Don't Know Where, Don't Know When (The Snipesville Chronicles #1) by Annette Laing 2007
IQ "Do you really find labels helpful? I find the minute I sum up something give it a name, and put it in a box, I've stopped trying to understand it, and that will never do...." The Professor pg. 192
Hannah Dias has just moved from exciting San Francisco, California to boring small town Snipesville, Georgia with her father and brother, Alex. In Snipesville they meet Brandon, who Hannah deems a "dork" but he and Alex hit it off right away. The kids also meet the mysterious Professor. Shortly after they meet the Professor, the kids are transported back to England during WWII. They can't go home unless they find George Braithwaite (not that they know who he is or what his connection is to Snipesville), but they may not make it out alive.
Hannah is probably one of the most annoying characters I've ever read. She was so frustrating, argh! I understood her initial panic at traveling back through time but gradually as she learned more about why she was there, I grew sick of her attitude. She was completely spoiled, always complaining and refusing to go with the flow. To make matters worse, I don't think she changed that much at the end (maybe she will in the next book?). I felt bad for her because part of her acting out was due to her mother's death but at the same time, some of her actions were just inexcusable. Alex was charming, although I could occasionally understand why Hannah was annoyed with her younger brother (he could be a bit of an unintentional Goody Two Shoes which rubbed us both the wrong way, ha ha).I didn't think Hannah or Alex acted that realistically for their age, but their age is never really specified so I can't be sure. They could act quite young in forgetting that certain things/expressions weren't around during WWII, it seemed as if an older kid would not have slipped up so many times or been so naive. At first I was a bit irked by how vague the time travel descriptions were, I still don't really get how the kids traveled through time, but it's not that big a deal. For people who really like details, this may be a problem, but it wasn't for me.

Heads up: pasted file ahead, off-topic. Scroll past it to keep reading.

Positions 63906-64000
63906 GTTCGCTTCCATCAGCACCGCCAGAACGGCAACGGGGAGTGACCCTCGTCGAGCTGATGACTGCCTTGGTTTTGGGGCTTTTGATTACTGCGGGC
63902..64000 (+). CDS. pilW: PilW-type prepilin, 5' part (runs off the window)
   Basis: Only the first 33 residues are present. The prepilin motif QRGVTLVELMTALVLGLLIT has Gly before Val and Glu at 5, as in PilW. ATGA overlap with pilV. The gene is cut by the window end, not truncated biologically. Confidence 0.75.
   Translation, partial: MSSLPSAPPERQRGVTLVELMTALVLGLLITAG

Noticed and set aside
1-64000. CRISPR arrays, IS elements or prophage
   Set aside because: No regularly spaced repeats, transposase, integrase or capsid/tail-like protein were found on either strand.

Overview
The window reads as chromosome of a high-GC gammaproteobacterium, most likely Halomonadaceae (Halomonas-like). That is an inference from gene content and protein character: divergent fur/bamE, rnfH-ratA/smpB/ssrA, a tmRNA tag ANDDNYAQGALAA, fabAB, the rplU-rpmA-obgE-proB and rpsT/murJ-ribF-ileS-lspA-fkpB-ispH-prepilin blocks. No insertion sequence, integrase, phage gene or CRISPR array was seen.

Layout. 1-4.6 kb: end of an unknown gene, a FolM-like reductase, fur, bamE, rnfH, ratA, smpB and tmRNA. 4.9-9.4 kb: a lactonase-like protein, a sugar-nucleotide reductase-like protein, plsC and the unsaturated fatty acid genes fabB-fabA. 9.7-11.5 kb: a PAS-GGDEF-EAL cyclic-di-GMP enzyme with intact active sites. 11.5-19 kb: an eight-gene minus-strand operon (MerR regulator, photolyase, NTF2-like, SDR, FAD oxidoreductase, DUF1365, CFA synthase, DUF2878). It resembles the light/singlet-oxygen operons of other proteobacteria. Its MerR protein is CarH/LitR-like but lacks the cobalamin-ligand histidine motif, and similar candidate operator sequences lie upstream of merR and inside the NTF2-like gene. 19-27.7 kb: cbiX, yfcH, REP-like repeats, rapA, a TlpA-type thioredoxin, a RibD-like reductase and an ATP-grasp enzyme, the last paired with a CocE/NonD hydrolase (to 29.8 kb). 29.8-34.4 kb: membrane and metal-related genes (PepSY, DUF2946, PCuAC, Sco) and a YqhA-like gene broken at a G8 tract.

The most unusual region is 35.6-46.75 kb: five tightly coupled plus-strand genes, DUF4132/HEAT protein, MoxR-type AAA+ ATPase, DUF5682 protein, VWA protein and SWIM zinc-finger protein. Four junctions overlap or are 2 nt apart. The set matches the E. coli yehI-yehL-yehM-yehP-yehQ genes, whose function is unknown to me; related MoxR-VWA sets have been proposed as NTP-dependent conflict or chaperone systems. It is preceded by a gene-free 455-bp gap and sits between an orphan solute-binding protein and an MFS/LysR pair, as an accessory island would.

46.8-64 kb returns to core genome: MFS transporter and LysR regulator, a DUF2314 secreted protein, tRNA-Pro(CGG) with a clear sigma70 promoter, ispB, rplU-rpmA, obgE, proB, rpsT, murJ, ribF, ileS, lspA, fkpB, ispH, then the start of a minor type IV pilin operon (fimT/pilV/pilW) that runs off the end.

Time travel can be really confusing but this author makes it pretty easy to follow. She introduces a few major characters and storylines and then managed to connect them all back together, which was impressive to me (the Prologue was completely confusing and when it all started to make sense there was a huge light bulb moment for me :) I also loved how this book looked at the 'little things', everyday life for the English people in the countryside during WWII. It was eye opening because usually you only hear about battles/soldiers and important people, it was refreshing to see how ordinary people lived during these scary times. I also appreciated the look at how Black people were treated in England. Brandon is Black and a rarity in England, many people he meets have never met a Black person before. It was interesting to read about because I never really thought about POC in England during this time but I would have just assumed they were as bad as white Americans. I would say the English treated Black people about the same as Americans did, there were just less Black people so we weren't as much of a "threat."
Don't Know Where, Don't Know When is an original read that concerns how ordinary people lived in the extraordinary time of WWII. It talks about the children sent to the countryside to get away from the bombing of London, food rationing, pubs and so much more. I learned a lot from this novel. The writing is mostly easy to follow and while it doesn't always flow, it is entertaining. The author has a very fun and engaging way of writing, which helps because while I couldn't relate to her characters due to their immaturity, I laughed at the situations they got in and things that they said. I enjoyed her matter-of-factly hilarious explanations of certain English terms and events during WWII in the Foreword. The mystery aspect kept me turning the pages, eager to find out who George Braithwaite is and his importance to the story (it was a lovely surprise). I would read the sequel, A Different Day, A Different Destiny (set in 1851 in England, Scotland and the U.S. I know what was going on in the U.S. at the time, but have no idea about the other countries.)
Disclosure: Received from the author. Thank you Annette!
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